Poaching Pokémon in the virtual estate

For the uninitiated, “Pokémon” are fictional “pocket monsters”, which first appeared in video games 20 years ago. Now these virtual creatures are in our streets, parks and offices, thanks to a smartphone near you.

James Ting Edwards

The game “Pokémon Go” was released on 6 July 2016, initially in Australia, New Zealand, and the United States. It has been astonishingly popular, with more than 100 million downloads in less than a month. Through smartphone location and camera functions, Pokémon Go creates an “augmented reality” (AR), which combines real-world and virtual elements. Location functions support an “exploring” component, which relates real-world locations to in-game features – “Pokéstop” locations with free supplies, Pokémon which can be found and captured, and gyms which can be fought for and controlled.

Finding a nearby Pokémon triggers a “catching” mode, which presents the capturable creature on-screen, overlaid on a player’s real-world surroundings. In this way, the game creates a window onto a virtual world neighbouring our own. The combination of massive popularity with novel exploring behaviours results in potential social and legal issues. There are privacy implications – the game is free to play, but collects valuable data on players.

Those who logged in on Apple devices, using Google accounts, were initially asked for “full access”, implying an ability to read contact information, email, and everything else therein. Fortunately, in this case “full access” was not given – this inaccurate term survived from older versions of the log-in process. This is not very reassuring, given that many players accepted the asserted intrusion into personal data.

Perhaps most interesting are the interactions between the game’s virtual features, and the real-world locations to which they correspond. A player’s quest to “catch them all” may mean walking or driving through places which were previously neglected, private, or solemn. Some institutions (including the Courts of New South Wales) have asked players to “go away”, at least where phones are prohibited as recording devices. Absent contract, it seems doubtful that there is a legal basis for excluding players from these locations. Even in private places, the law of trespass provides an implied licence to enter for a lawful purpose. On the other hand, the consequences of individual behaviours depend on how common those behaviours are. Things which are benign when done by a few people may become harmful when done by thousands. Does the game’s maker, Niantic, create a nuisance by attracting distracted players where they are not wanted?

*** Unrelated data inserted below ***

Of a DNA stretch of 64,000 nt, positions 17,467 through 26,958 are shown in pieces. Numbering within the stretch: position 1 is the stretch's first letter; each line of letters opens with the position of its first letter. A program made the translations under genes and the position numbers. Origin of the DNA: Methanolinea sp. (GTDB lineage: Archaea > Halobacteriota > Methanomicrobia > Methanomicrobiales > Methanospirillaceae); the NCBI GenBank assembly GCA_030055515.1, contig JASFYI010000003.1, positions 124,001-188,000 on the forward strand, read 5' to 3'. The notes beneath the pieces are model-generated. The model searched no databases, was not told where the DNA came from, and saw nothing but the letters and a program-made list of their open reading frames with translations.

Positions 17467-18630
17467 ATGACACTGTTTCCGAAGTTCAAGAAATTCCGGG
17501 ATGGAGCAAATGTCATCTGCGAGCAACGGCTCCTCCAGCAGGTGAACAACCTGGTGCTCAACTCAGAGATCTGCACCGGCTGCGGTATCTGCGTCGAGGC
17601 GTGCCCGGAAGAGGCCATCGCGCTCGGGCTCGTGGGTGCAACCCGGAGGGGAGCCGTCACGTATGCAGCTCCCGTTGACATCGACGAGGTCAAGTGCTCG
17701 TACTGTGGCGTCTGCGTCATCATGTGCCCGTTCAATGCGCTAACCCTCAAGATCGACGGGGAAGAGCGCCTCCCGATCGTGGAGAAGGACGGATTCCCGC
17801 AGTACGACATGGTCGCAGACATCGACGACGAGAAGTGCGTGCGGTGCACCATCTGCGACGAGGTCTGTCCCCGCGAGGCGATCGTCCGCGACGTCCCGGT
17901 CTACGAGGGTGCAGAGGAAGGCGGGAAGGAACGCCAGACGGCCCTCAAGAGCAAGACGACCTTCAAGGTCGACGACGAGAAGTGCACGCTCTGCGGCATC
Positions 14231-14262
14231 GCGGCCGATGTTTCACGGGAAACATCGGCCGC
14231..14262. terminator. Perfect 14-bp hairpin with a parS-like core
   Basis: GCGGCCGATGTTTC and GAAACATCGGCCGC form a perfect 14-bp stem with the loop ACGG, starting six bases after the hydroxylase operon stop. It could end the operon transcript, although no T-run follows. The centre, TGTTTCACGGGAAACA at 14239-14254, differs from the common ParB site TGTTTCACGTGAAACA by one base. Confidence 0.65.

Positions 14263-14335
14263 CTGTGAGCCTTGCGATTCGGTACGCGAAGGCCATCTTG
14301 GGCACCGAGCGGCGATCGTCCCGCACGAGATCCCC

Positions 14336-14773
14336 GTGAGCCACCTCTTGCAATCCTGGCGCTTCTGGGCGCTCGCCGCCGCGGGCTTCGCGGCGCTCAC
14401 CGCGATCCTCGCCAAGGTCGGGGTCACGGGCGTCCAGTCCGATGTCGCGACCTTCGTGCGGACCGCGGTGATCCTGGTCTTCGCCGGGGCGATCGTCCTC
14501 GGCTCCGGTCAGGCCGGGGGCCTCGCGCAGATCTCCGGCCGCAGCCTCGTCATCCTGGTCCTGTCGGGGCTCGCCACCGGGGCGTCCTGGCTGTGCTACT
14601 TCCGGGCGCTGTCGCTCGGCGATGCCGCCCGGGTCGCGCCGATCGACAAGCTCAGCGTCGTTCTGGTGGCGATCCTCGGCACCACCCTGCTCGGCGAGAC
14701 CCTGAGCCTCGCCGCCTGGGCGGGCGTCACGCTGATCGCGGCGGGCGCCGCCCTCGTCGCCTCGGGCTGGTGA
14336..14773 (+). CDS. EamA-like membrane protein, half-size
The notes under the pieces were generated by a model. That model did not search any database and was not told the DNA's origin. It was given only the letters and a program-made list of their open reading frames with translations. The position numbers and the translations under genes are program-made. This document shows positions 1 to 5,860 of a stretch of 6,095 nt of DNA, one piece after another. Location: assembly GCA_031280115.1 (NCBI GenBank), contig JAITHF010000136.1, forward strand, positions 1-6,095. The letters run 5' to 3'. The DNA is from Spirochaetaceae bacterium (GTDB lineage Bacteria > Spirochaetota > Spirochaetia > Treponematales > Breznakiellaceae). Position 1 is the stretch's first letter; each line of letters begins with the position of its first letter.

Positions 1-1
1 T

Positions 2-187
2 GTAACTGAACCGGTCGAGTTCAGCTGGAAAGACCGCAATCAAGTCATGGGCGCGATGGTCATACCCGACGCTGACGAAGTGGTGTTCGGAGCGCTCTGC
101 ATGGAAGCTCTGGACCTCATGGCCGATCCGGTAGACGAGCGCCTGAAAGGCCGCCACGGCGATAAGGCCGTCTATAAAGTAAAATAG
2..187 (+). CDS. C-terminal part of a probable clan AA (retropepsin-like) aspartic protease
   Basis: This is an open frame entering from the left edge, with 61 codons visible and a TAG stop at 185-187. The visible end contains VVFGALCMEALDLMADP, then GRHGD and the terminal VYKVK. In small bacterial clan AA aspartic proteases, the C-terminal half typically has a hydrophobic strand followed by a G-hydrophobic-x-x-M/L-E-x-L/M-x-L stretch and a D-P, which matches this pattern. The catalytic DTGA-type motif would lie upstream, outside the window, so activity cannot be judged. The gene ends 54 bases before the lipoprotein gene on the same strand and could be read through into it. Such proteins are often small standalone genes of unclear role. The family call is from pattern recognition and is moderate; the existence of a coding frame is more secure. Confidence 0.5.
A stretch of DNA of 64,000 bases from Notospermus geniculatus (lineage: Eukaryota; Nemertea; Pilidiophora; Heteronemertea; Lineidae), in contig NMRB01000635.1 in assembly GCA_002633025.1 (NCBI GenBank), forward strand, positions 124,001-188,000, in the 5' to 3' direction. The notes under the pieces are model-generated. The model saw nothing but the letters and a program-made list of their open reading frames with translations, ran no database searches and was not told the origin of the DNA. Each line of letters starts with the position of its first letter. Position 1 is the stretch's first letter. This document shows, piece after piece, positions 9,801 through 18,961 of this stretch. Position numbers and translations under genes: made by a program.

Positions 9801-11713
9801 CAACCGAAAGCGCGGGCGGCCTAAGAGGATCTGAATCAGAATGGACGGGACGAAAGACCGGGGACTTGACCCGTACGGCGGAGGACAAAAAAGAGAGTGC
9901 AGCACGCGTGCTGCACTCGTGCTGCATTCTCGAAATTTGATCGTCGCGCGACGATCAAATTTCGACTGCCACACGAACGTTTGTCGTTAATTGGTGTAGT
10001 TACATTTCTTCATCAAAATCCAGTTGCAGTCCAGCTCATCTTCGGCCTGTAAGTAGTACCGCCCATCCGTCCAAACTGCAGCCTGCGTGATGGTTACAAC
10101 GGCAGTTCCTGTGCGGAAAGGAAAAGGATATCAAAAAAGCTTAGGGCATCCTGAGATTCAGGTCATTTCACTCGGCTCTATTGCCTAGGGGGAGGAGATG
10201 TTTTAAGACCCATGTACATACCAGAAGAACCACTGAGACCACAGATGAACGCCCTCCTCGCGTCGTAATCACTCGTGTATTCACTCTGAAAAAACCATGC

For good or for ill, popularity also leads to opportunistic behaviours. In-game, players can purchase items for real money, including “lures” to attract more Pokémon. Tech-aware bars and cafés have used these lures to attract players. Some promotions have gone further – an Auckland jeweller offered a free gemstone to any player who had captured the “Starmie” Pokémon. On the less positive side, eager and distracted players may be vulnerable to real-world crimes.

In O’Fallon, Missouri, a group of armed men used in-game “beacons” to lure players and rob them. In regions where official access to the app was delayed, similarly-named applications sprung up to take advantage of eager downloaders. By gathering user data, or simulating clicks on advertising links, these scam applications turn unpleasant experiences into unearned revenue.

Pokémon Go is the first massively popular augmented reality app. It demonstrates that smartphones and other technologies will find new uses, and create new patterns of behaviour, with new social and legal consequences. Pokémon Go offers a window into a neighbouring reality, but also a mirror on human behaviour, good and bad.

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